Ann Beattie Biography

Ann Beattie Biography

Ann Beattie is something of a paradox. Though she taught for several years (and even went to graduate school herself), she remains ambivalent about the benefits of university writing programs. By her own admission, she values education but does not always see a clear correlation between school and the eventual growth and development of a young writer. Beattie's own growth as a writer, however, is clearly attributable to her success in the short story form. In her hands, a short story is as satisfying as a long novel, but still has the force of a quick, hard punch. Now considered one of the most important literary voices of the turbulent 1960s, Beattie frequently explores the strange, unpredictable nature of familial and romantic relationships.

Facts and Trivia

  • Beattie has received many honors, including a PEN award, for her achievement in the short story form.
  • Beginning writers, take heart. Beattie had more than twenty of her stories rejected by The New Yorker before finally getting one published in the mid-1970s.
  • Her first novel, Chilly Scenes of Winter, was later adapted into a film of the same title starring John Heard and Mary Beth Hurt. Her novel is resoundingly considered the superior work.
  • Beattie was elected to the American Academy of Arts and Sciences in 2004.
  • Beattie is known for employing a dry wit in her portrayal of dissatisfied upper-class characters, earning her comparisons to John Updike.
  • Beattie became close friends with Elaine Scarry in college, was previously married to David Gates, and is now married to the painter, Lincoln Gates.

Biography

(Masterpieces of American Literature)

ph_0111207897-Beattie.jpg Ann Beattie Published by Salem Press, Inc.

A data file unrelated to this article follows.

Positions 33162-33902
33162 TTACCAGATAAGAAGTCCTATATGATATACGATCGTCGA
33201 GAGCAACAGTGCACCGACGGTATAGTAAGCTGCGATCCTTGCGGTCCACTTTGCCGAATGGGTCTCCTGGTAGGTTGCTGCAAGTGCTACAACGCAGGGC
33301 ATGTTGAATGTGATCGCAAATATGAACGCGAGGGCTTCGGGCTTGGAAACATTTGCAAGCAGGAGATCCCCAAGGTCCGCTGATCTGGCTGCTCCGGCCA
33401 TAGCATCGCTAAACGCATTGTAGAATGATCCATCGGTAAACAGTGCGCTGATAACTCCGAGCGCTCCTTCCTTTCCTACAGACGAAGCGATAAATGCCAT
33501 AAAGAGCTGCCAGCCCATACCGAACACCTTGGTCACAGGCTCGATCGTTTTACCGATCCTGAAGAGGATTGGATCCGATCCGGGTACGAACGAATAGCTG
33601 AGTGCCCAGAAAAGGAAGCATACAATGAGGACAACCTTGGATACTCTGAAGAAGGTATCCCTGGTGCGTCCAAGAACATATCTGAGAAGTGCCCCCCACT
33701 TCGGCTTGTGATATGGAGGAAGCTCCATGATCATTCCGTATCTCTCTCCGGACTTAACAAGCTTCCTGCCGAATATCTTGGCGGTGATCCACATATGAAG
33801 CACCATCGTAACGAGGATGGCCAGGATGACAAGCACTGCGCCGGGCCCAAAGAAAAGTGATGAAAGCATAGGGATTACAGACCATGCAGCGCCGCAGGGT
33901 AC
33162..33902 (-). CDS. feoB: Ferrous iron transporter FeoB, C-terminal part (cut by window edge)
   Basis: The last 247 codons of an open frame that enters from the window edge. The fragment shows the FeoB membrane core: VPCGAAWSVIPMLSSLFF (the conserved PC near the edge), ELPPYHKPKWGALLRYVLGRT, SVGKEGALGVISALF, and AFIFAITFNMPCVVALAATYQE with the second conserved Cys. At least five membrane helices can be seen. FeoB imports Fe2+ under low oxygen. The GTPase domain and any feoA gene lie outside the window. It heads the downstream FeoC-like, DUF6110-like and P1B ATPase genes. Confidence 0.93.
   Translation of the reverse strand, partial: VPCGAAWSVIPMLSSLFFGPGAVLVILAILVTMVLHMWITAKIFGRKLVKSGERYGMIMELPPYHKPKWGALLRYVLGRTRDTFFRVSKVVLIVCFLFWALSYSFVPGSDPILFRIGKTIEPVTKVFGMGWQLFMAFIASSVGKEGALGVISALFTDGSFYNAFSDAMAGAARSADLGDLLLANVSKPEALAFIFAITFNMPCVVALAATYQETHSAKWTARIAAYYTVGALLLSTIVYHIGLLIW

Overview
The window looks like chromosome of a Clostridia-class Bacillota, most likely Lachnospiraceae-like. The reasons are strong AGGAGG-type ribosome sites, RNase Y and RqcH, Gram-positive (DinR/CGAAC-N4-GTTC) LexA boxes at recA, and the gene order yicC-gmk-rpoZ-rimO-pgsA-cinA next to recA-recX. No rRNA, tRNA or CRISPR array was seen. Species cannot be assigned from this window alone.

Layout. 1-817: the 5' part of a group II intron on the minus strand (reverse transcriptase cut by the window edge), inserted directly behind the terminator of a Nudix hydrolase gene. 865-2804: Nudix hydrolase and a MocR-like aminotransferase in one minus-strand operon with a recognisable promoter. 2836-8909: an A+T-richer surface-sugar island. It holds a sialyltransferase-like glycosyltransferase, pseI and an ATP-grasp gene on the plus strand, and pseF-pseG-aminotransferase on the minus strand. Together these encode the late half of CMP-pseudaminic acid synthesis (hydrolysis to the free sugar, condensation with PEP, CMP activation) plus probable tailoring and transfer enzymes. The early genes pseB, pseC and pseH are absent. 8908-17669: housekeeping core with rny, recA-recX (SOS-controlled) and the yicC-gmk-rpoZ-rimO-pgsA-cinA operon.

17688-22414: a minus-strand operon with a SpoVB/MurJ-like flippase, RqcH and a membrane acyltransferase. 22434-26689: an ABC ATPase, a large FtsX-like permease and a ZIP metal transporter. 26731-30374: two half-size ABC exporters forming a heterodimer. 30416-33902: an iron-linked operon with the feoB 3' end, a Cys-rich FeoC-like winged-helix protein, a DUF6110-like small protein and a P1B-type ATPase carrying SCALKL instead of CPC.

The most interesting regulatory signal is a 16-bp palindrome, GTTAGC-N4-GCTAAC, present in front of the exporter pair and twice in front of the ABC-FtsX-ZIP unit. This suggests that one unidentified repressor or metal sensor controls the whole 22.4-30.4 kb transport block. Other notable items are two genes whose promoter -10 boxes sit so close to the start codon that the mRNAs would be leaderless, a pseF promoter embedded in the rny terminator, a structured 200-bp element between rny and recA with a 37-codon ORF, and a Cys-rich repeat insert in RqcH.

Ann Beattie was born in Washington, D.C., on September 8, 1947, the only child of Charlotte Crosby Beattie and James A. Beattie. She attended the Lafayette Elementary School and graduated from high school in Washington, D.C., in 1965. Her father was a grants management specialist for the Department of Health, Education, and Welfare. If Beattie did not find her early schooling very stimulating, she seems to have been preparing in some fashion for writing even during her childhood. In an interview with Patrick H. Samway, Beattie explained:

I was an only child. . . . It is often true of only children that they become watchers because they belong to small families and are tightly bonded to those units. . . . I am continually squirreling away situations that I don’t consciously realize are registering.

It was in college that she began to take literature seriously. She took a course with Frank Turaj, who, she says, “taught me how to read.” She received a B.A. degree from the American University in 1969 and matriculated as a graduate student in English at the University of Connecticut. It was there that she started submitting stories for publication; she received her master’s degree in 1970. “A Rose for Judy Garland’s Casket” was her first story published, and in the same year, 1972, she withdrew from the doctoral program. Beattie later explained that she was miserable and that she simply decided to write instead of “reading...